A great deal was said in the interview which cannot be dealt with in writing. There are many points such as have been brought up in this debate, questions such as "Can we be informed whether it is intended that the Corporation should remain the British instrument for overseas transport?" That is a thing which the Secretary of State cannot answer by letter. It is a matter of War Cabinet policy and the Secretary of State told Mr. Pearson how the matter stood. Briefly, I do not think there is anything in this further correspondence which make it necessary for me to retract from what I have already said—namely, that the reason for their resignations was made perfectly clear in the correspondence published in the first White Paper and that there was nothing more to it than that. The noble Marquess, Lord Londonderry, dealt with various points, and no one knows more than I do the immense interest which he takes and has always taken in this subject. I do not think, however, that some of his remarks were quite fair. He said that the Air Ministry lacked energy, and that there was apathy on matters concerning the air. I do not think that is a fair comment. As I said at the beginning of my speech this afternoon, there is no lack of energy and no apathy on air questions in the Ministry to-day.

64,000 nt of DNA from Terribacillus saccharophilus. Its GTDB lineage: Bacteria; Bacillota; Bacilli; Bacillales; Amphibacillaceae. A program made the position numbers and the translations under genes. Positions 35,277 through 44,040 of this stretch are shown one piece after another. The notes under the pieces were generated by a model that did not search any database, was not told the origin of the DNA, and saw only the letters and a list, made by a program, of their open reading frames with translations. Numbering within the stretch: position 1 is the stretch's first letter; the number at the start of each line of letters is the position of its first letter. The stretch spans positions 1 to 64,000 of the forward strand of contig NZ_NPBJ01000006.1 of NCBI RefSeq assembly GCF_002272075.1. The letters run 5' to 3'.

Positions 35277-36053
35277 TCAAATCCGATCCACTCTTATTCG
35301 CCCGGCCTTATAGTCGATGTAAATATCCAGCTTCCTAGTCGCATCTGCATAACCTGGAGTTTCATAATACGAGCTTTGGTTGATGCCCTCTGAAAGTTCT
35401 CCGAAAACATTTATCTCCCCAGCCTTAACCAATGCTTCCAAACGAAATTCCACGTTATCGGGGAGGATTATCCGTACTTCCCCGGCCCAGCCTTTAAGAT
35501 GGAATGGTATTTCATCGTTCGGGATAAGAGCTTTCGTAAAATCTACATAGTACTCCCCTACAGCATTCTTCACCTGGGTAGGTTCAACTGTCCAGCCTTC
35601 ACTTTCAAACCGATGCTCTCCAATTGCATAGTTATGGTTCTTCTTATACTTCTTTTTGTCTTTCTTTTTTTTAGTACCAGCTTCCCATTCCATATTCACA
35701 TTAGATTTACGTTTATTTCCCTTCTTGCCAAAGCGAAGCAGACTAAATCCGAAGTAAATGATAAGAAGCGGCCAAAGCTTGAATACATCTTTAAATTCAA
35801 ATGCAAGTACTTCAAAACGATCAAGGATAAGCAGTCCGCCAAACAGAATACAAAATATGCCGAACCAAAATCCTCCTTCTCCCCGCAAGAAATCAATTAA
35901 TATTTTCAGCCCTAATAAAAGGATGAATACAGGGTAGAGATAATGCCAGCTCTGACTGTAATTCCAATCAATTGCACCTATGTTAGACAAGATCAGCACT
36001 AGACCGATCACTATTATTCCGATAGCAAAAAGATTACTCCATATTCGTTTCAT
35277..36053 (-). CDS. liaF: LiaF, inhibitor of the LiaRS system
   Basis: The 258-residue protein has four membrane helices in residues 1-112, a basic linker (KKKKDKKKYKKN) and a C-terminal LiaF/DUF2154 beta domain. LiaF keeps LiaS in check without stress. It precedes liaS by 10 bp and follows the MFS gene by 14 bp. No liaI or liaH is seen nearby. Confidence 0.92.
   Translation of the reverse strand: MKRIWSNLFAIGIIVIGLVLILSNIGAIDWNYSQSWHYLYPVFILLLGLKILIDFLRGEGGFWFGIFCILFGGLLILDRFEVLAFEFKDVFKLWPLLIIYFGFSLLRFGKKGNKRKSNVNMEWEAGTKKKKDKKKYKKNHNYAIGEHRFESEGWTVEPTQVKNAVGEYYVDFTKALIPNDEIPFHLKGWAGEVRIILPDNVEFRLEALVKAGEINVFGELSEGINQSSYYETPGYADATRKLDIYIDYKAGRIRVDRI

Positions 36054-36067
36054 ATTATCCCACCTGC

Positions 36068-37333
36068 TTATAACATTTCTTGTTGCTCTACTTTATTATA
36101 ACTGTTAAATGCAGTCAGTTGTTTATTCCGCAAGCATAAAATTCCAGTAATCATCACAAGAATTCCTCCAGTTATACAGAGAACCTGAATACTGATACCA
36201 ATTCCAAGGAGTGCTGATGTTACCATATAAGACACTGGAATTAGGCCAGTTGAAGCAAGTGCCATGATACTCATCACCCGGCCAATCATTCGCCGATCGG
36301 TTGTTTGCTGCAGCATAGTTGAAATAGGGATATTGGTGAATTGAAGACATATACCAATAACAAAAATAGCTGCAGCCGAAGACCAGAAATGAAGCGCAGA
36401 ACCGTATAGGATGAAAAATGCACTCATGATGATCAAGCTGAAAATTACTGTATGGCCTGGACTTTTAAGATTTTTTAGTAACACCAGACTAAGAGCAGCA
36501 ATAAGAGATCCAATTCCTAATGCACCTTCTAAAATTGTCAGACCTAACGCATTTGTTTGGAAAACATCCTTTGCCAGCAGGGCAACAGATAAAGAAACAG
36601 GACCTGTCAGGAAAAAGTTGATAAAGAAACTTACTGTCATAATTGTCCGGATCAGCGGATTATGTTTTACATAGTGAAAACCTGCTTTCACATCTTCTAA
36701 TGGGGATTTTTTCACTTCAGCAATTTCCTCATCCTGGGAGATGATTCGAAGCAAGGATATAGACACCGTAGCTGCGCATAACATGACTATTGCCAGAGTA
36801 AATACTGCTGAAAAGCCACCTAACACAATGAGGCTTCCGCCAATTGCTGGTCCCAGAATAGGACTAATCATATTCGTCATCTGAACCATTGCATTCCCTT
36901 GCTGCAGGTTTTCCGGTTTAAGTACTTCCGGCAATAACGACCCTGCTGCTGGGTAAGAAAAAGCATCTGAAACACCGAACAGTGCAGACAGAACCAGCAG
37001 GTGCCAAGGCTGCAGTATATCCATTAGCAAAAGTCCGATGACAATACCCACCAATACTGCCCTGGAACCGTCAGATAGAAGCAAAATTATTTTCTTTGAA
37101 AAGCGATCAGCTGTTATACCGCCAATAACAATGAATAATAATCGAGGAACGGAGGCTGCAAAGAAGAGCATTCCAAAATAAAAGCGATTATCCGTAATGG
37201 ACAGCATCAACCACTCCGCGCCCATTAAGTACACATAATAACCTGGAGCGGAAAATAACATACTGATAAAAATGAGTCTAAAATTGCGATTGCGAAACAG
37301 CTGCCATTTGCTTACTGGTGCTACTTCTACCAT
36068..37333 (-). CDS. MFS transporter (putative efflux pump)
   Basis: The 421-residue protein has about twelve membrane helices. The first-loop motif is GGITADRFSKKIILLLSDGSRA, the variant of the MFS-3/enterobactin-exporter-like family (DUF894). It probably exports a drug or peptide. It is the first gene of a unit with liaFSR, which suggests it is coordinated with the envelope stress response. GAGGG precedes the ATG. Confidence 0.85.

The noble Lord is confusing the issue. I was talking about the policy of the Government. They have been lacking in energy and have shown apathy. It is their policy which we want to hear.


I think the noble Marquess said the Air Ministry. That is a question for the Government to decide in collaboration with the Defence Departments and the United Nations. There is no question of apathy or lack of energy in the Air Ministry. He pointed out that in the announcement of the Prime Minister's arrival in Washington only two Services were mentioned. This announcement was issued from the White House, and the absence of a reference to an Air Force representative can, no doubt, be explained quite simply by the fact that in America the Air Force is military. I can assure the noble Lord that of course all the Services are represented, not merely the Army and the Navy.